Indian police use of facial recognition in Chennai may violate privacy: Project Panoptic
The use of face biometric technologies by police forces to identify people on the streets of the Indian city of Chennai, Tamil Nadu, may clash with a Supreme Court judgment on privacy, according to citizens and privacy advocates.
The claims come from different privacy advocate groups and publications, which recently quoted a Twitter post from an individual claiming to have been randomly stopped by Chennai police on December 8 and then tried to find out why.
Sidharth thank you for your cooperation with our Police Officers during night. Facial Recognition System is being used during night hours to verify the persons moving around at night hours. This system is very useful in identifying the criminals instantaneously. Nothing to worry.
— GREATER CHENNAI POLICE -GCP (@chennaipolice_) December 8, 2022
Police officers reportedly took photos of people on the streets to run through a facial recognition system (FRS) to “identify criminals instantaneously,” reports Medianama.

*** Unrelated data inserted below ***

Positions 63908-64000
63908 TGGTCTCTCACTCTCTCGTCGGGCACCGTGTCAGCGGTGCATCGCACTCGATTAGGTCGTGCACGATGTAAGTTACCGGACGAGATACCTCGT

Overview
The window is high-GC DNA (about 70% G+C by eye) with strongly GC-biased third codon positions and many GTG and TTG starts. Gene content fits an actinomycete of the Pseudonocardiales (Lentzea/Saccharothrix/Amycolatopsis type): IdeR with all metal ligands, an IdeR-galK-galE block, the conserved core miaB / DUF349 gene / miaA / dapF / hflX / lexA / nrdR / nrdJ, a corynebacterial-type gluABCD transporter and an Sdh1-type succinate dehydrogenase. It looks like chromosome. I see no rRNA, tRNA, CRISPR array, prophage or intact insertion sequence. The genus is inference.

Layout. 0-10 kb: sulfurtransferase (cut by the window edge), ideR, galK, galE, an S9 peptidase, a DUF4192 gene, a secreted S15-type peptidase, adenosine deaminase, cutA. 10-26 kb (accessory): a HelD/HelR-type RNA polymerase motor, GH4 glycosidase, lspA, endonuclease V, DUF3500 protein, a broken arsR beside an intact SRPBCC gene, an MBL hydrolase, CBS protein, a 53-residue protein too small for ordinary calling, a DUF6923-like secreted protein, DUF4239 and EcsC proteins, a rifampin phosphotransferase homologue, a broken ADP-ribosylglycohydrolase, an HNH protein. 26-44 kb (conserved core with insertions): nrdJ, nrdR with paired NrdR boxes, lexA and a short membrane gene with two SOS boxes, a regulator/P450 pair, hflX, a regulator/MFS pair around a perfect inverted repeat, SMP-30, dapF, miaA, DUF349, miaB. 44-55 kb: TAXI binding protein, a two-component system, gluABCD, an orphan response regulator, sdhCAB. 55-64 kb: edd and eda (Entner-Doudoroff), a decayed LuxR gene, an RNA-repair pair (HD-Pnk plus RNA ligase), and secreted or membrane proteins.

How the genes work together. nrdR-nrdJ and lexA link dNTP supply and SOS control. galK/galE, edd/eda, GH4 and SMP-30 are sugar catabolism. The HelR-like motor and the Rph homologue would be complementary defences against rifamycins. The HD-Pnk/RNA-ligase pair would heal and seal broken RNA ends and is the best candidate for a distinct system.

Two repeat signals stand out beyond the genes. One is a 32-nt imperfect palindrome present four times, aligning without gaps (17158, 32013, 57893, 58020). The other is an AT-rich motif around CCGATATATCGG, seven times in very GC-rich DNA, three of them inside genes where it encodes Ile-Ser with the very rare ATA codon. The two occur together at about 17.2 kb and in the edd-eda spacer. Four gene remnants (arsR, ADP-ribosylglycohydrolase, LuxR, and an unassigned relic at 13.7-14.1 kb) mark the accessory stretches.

In response to the post, the official account of the Chennai police force said people had “nothing to worry” about and that face biometric identification was being “used during night hours to verify the persons moving around at night hours.”
The force’s account added that the “system is very useful in identifying the criminals instantaneously.”
India still lacks enforcement of a solid privacy or data protection law for biometric data. The Digital Personal Data Protection (DPDP) Bill 2022, if enforced, may still allow the police to take such actions under “deemed consent.”
Commenting on the news on Twitter, privacy advocates at Project Panoptic said they were “extremely worried” that Chennai Police was using facial recognition technologies in such a manner.
“Such use casts a presumption of criminality on the entire population & violates not just the decision of the SC in the Aadhaar judgment but also the right to privacy.”
The news comes weeks after Indian press outlets criticized the latest DPDP draft, labeling it as “impervious to criticisms” and warning against introducing rules “that would undermine people’s right to privacy.”